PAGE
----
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80 study was to assess the competitive abilities of N. cristata established from ramets and hydrilla ( Hydrilla verticillata ) established from apical sections as a function of dry weight accumulation in a replacement series study. Materials and Methods In January 2011, mature N. cristata plants were colle cted from the storm water treatment areas (STA) in South Florida. Ramets and root crowns were planted in 1 L pots filled with Margo commercial potting soil (Chapter 1) with a mineral composition of 85.5% sand, 3.7% silt and 3.7 % clay and a n organic materi al content of 7 % at the University of Florida, Center for Aquatic and Invasive Plants (CAIP) in Gainesville, FL. Pots were placed in 95 L tanks in a greenhouse from January 2011 through March 2011 for establishment and were then moved into outdoor 1,000 L culture tanks until prolific production of ramets was observed. Ramets were collected and used to perform the planned studies. Hydrilla tips (4 cm) were collected from plants growing in 1,000 L culture tanks. The first study was conducted from July 30, 201 1 through September 10, 2011 and was repeated from August 10, 2012 through September28, 2012. Studies were conducted outside under a shade canopy with 70% incident light. Twenty one 95 L plas tic tanks were filled with a 7.6 cm deep layer of potting soil a mended with Osmocote 15 9 12 at a rate of 1g kg 1 of dry soil. A layer of sand 0.5 1 cm deep was added over the potting soil as a cap to prevent turbidity and floating organic matter. Tanks were filled with well water and a small skim net was used to remo ve any debris after the tanks were filled. Tanks were allowed to set for 24 hours to allow the sediments to settle out of the water. The desired plant density was 23 plants m 2 or a total of 6 plants per tank. Sixty three ramets of N. cristata of approxim ately equal size (0.52 0.02 g fresh weight) and 63, apical tip sections of hydrilla were collected for planting. Hydrilla tips were clipped with scissors until the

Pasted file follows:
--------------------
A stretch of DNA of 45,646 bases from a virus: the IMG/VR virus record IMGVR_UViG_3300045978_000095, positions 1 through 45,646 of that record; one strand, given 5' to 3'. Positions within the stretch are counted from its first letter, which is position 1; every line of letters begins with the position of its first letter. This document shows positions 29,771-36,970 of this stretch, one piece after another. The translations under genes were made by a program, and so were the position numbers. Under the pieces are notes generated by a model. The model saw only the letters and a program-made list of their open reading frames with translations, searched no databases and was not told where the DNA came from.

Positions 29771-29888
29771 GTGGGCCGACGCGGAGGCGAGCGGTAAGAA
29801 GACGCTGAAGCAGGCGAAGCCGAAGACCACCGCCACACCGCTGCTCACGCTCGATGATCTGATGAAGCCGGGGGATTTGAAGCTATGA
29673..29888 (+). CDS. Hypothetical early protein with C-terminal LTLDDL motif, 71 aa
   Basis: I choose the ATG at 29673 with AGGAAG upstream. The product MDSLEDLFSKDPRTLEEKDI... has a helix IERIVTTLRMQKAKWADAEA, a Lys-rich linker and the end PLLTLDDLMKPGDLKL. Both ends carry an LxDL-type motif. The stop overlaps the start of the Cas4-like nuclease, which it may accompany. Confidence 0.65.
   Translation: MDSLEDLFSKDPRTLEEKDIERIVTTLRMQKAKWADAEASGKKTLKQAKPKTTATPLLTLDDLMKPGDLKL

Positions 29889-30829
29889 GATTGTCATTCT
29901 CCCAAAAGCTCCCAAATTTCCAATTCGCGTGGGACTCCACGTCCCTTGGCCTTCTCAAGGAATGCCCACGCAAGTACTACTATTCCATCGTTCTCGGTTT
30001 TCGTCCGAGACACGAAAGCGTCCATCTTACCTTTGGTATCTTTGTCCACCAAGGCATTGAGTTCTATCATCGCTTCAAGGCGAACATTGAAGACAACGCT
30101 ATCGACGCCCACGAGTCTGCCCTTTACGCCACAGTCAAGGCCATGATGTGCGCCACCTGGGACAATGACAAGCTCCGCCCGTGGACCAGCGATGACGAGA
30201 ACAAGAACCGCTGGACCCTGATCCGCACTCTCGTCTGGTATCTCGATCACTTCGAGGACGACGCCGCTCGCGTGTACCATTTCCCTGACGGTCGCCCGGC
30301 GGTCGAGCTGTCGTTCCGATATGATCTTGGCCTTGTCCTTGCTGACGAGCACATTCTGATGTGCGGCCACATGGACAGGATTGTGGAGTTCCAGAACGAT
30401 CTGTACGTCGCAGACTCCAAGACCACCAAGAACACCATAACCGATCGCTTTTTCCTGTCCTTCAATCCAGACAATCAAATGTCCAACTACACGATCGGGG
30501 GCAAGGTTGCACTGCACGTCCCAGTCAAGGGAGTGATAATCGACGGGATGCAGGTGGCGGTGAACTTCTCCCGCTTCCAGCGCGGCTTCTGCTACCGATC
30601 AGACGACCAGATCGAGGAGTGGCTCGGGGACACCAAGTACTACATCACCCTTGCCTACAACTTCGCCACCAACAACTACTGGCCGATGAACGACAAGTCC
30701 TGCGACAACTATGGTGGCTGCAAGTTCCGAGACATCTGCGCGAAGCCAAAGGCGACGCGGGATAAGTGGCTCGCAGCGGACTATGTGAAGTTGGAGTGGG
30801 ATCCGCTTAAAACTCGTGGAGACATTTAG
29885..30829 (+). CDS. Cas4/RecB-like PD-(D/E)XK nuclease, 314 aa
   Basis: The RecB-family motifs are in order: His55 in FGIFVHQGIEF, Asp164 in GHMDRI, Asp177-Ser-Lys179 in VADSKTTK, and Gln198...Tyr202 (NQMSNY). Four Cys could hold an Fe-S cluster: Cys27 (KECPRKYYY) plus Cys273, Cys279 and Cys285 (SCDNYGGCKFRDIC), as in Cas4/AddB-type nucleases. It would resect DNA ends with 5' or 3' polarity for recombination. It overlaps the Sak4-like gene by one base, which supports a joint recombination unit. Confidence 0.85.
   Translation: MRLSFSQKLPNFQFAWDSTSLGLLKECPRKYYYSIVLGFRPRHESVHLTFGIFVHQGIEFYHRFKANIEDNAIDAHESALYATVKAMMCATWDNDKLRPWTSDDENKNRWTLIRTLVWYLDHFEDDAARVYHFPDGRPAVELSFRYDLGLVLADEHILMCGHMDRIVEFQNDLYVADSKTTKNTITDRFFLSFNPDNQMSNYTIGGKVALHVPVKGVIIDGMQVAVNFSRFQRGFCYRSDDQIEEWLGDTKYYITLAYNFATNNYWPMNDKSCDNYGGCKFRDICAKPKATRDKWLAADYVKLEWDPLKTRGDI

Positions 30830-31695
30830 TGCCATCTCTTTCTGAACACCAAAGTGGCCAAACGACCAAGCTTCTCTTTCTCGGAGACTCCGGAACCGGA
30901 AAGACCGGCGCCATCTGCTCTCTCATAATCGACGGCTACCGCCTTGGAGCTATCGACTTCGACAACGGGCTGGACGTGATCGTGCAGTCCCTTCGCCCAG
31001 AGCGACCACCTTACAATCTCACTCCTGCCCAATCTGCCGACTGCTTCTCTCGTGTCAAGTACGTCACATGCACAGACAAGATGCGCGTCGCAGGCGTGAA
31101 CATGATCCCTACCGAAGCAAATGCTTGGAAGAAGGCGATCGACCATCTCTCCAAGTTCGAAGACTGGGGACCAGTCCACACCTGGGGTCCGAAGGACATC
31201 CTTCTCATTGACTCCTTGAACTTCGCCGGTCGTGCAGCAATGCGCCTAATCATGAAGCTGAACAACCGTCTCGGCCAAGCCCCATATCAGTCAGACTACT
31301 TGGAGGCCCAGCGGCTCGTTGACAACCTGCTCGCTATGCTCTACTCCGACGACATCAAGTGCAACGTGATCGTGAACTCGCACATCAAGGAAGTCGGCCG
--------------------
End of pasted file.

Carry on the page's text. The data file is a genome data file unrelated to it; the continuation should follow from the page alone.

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81 fresh weight was similar to that of the N. cristata ramets (0.490.04 g fresh weight). Eac h tank was randomly assigned a different planting ratio of N. cristata : hydrilla ranging from 0:6 to 6:0 changing the number of each plant in the mixture by 1 each time. Visual observations and photographs were taken on a weekly basis to document each spec ratios thr oughout the 7 week experiment Planting ratios were assigned randomly to the 21 tanks and each ratio was replicated 3 times. Plants were harvested 7 weeks after planting. Plant shoots were cut at the surface of the s ediment, removed and separated by species. Each species was then placed in a drying oven for 1 week at 76 C. Mean dry weight for each species and mean total combined plant dry weight were calculated for each planting ratio and plotted to determine comparat ive growth A n ANOVA test ring the mean dry weights in the first and second study. There were no treatment by experiment interactions found (p=0.15) and data were combined. Data were further analyzed with a significant differences in each species mean shoot dry weight for each planting ratio. Results and Discussion N. cristata was the dominant plant 7 weeks after planting (> 60% total plant biomass) in all trea tments above a 1:5 ( N. cristata: hydrilla ) planting ratio (Figure 5 1). Dry weight and standard errors are listed in Table 5 1. Total plant shoot dry weight remaine d near 30 g across all planting ratios. Dry weight of both species was equal at a planting r atio of 1:5 ( N. cristata : hydrilla ). These results show that N. cristata was able to accumulate more biomass even at lower initial density than hydrilla and contribute more overall biomass, suggesting that N. cristata was the more competitive of the two sp ecies under these experimental conditions. Nonetheless, hydrilla was never e xcluded from the study system at any planting ratio. This finding is similar to the results reported by Wu et al. (2006), in which yellow floating heart ( Nymphoides peltata ),